You probably know me well enough by now to say, Wow, he really talks a lot about Bonhoeffer. I do.
That’s Dietrich Bonhoeffer, of course; the extraordinary, unrepeatable, young, brilliant, deeply spiritual, enigmatic, courageous, dedicated, diplomatic, could-sometimes-be-caustic, but always-in-the-end gracious Christian witness murdered by the Nazis at the end of World War II, only days before the allies liberated the camp where he was hanged naked on April 9, 1945. He was 39.
I’ve got such a bromance going with “DB” (as I affectionately call him) that I have a wall-mounted twice-than-life-sized charcoal portrait of the young German staring down at me as I write this. Books by him and about him also line my bookshelves.
Most people who know of Bonhoeffer admire him because he suffered a martyr’s death. But that last, gruesome, inhuman moment at the non-descript yard in the Flossenbürg concentration camp was just a few minutes in an otherwise very productive, mostly happy life. DB had been breathlessly active for almost 20 years before his sudden execution. He completed a doctorate, did pastoral work, preached countless sermons, lectured in the universities and at major international conferences, published a few books, founded a seminary (an illegal one at that), and, of course, organized the clergy in opposition to Adolph Hitler, the Nazi Party, and the political cooptation of the church.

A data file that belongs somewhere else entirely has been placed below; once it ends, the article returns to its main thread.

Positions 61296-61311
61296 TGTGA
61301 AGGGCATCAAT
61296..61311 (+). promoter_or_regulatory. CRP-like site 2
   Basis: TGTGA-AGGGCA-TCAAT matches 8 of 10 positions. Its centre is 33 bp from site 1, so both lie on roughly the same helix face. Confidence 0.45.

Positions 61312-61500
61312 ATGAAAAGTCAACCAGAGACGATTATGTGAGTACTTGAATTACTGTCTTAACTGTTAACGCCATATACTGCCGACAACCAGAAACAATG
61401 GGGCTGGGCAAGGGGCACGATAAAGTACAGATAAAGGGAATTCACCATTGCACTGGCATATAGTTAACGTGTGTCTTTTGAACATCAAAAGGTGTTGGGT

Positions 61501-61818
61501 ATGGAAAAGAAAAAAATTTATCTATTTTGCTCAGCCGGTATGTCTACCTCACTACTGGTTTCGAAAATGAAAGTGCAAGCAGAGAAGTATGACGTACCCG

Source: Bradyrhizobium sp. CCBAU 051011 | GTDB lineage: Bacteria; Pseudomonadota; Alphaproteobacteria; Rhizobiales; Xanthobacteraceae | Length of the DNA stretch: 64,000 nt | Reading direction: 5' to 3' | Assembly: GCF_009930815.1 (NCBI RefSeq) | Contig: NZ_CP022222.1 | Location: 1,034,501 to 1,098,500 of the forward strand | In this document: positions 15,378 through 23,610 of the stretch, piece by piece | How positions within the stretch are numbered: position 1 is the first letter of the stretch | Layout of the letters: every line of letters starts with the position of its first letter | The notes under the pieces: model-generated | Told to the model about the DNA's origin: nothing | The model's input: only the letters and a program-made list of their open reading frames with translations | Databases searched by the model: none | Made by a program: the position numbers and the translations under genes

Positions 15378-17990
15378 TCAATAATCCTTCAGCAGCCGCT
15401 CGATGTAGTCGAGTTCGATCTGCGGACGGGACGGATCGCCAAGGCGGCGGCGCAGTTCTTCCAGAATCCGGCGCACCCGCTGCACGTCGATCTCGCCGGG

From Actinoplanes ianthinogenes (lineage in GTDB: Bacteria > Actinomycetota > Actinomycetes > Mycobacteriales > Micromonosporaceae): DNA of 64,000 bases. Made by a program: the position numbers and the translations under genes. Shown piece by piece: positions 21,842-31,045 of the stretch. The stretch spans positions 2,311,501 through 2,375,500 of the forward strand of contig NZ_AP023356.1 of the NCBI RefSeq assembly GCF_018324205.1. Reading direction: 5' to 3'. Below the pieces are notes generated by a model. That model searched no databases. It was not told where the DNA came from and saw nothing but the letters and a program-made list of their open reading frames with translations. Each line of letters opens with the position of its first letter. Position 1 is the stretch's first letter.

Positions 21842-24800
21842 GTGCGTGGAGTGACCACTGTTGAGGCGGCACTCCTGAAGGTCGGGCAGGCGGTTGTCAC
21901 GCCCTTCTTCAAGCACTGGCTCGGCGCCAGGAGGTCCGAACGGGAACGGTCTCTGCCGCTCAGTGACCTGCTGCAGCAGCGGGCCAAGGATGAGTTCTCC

Although he died 13 years before I was born, in a strange way, I feel as if I personally knew Bonhoeffer. I am, after all, reading my seventh biography of the man—Strange Glory by Charles Marsh—a very good examination of the familiar story, but with twists from hitherto unexamined aspects of D.B.’s work and life (most importantly, his intimate relationships). I started my investigation on Bonhoeffer years ago with the best life history yet, a great telling by his real-time pal and unmatched confidant, Eberhard Bethge, in the latter’s 941-page Dietrich Bonhoeffer: A Biography. (BTW: In building your Bonhoeffer library, please consider buying through Amazon Smile—the charitable program—and picking as your charity, P&R Schenck, Associates in Evangelism, Inc.)